An alarm clock beside a book and a lamp placed on a bedside table.

How Long Does Melatonin Take to Work? Here’s a Breakdown of Each Type of Melatonin

How long does it take for melatonin to work? The short answer is that it depends on a number of factors, but most important is the type of melatonin you use.

For example, taking melatonin through a vape is by far the fastest way to get melatonin into your system, as quickly as 15 minutes. Liquid is a little slower, around 30 minutes, while gummies and pills take much longer.

If you’re looking for the kind of melatonin that gets absorbed as quickly as possible, any product from MELO Labs will be a great option for you – whether you’d prefer a fast-absorbing vape or an effervescent drink packed with additional sleep-enhancing ingredients and micronutrients.

In this article, we’ll explain how long it takes different types of melatonin to work, and we’ll also discuss some other factors that influence its absorption rate and effectiveness.

How Long Does It Take for Melatonin to Work?

hourglass with pink sand placed on a newspaper print.

The absorption time of melatonin supplements varies. Here are some relevant factors to consider.

It Depends on the Kind of Melatonin Supplement You Take

The most important determinant is the type of melatonin you’re taking. Depending on the supplement, it could take anywhere from a few minutes to a few hours for the melatonin to kick in.

How Long Do Melatonin Vaporizers Take to Work?

By far the fastest way to get your melatonin is to vaporize it. A randomized controlled trial from the Journal of Pharmaceutical Sciences found vaporized substances could be absorbed in as little as 20 seconds.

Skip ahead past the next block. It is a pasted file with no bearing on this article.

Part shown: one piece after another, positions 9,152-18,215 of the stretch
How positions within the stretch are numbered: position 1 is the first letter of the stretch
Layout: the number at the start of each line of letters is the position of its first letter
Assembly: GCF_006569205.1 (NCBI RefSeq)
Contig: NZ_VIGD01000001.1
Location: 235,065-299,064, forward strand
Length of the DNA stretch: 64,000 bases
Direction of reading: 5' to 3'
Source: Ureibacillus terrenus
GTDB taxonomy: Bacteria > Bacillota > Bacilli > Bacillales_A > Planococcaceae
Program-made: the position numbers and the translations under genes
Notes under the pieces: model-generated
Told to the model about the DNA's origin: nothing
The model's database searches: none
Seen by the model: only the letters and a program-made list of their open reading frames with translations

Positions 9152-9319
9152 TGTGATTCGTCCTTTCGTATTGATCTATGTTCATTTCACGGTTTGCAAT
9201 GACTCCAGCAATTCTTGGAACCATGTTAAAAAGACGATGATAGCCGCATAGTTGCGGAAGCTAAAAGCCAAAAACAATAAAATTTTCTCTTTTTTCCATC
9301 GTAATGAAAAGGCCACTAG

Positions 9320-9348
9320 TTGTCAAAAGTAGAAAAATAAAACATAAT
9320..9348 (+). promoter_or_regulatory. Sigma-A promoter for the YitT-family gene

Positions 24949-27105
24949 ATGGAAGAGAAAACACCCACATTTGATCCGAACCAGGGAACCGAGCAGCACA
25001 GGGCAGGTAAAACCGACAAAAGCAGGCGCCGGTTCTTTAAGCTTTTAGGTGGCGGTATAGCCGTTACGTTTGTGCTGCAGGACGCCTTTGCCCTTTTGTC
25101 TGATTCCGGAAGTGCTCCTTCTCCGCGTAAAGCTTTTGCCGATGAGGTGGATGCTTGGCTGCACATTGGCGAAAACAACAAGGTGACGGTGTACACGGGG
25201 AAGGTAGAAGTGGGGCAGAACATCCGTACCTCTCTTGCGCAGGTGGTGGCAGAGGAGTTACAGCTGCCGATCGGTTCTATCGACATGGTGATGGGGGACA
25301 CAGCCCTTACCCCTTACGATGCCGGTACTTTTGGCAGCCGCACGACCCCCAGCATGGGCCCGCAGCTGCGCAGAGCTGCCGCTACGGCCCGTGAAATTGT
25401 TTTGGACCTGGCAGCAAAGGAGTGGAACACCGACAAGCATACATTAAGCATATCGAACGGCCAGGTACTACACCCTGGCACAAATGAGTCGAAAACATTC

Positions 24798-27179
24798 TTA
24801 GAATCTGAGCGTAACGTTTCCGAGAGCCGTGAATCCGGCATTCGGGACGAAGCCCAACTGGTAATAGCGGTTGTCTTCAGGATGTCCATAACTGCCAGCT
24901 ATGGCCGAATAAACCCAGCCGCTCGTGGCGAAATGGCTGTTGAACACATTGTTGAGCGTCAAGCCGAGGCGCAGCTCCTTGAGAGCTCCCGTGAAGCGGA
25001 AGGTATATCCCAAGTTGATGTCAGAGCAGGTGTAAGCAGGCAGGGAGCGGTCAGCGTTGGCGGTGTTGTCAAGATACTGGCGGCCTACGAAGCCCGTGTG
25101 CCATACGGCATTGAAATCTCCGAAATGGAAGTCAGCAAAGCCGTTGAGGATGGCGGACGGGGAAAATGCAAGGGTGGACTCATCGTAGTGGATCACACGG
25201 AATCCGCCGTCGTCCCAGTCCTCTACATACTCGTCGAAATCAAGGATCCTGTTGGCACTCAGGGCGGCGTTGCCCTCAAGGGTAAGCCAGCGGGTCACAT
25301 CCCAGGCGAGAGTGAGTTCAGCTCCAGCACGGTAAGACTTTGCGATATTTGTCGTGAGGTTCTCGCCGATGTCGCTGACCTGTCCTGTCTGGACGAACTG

Of course, that doesn’t necessarily mean you’ll feel the effects in 20 seconds, but 15 minutes should be enough time for your body to respond.

MELO Air from MELO Labs comes in a variety of sweet flavors and contains zero nicotine, vitamin E acetate, or any other substance known to be harmful when inhaled. It has very few ingredients and is primarily just melatonin.

A serving is 10 inhales and contains approximately 1.3 mg of melatonin, a low but very effective dose. Keep in mind when taking melatonin that you want as low a dose as possible, and using a fast-acting supplement will help you get more out of a lower dose.

Shop MELO Air melatonin

How Long Do Melatonin Liquids Take to Work?

Next to vaporizers, liquids are the second fastest way to get your melatonin. Medicare Europe suggests liquid supplements can be absorbed in just 1-4 minutes and have 98% bioavailability. This makes them a great option for anyone who would prefer not to use a vaporizer.

As with vaporizers, you won’t necessarily feel the effects as quickly as the melatonin is theoretically absorbed. Liquids still need to pass through your digestive system, so give yourself 20-30 minutes to make sure the supplement has had enough time to get to your brain.

Many companies make melatonin tinctures, but another option is powdered drinks. Melo Labs also makes Melo Sip, a powder that gets added to water to create an effervescent drink. It comes in a variety of delicious flavors, and as a bonus, it also contains L-Theanine, chamomile extract, valerian root extract, and GABA, all of which help promote relaxation.

Shop MELO Sip powder

How Long Do Melatonin Pills Take to Work?

Although pills are the most common type of dietary supplement, they are absorbed slowly and poorly. In fact, by these metrics, they’re pretty much the worst option.

The UK National Health Service recommends taking melatonin pills 1-2 hours before bedtime. Depending on your metabolism and sleep hygiene, you could feel the effects in as little as half an hour, but you may still want to give yourself a little longer to make sure the whole supplement has been absorbed.

Additionally, keep in mind the amount of melatonin you absorb from pills is likely much lower than what these supplements actually contain. A clinical trial from the Journal of Clinical Pharmacology found melatonin pills had around 15% bioavailability. That means roughly 85% of melatonin in pills – the vast majority – is wasted.

How Long Do Melatonin Gummies Take to Work?

The absorption rate of gummies is on par with that of pills, since they also need to be broken down and digested by the stomach. This means they should also be taken about 1-2 hours before bedtime.

A drawback of gummies is that they almost always contain added sugar. They’re not exactly good for your teeth, and those with braces or dentures may want to avoid them. They also likely have the same bioavailability as pills, meaning your body may only absorb a small percentage of the melatonin in the supplement.

It Depends on How Much You Take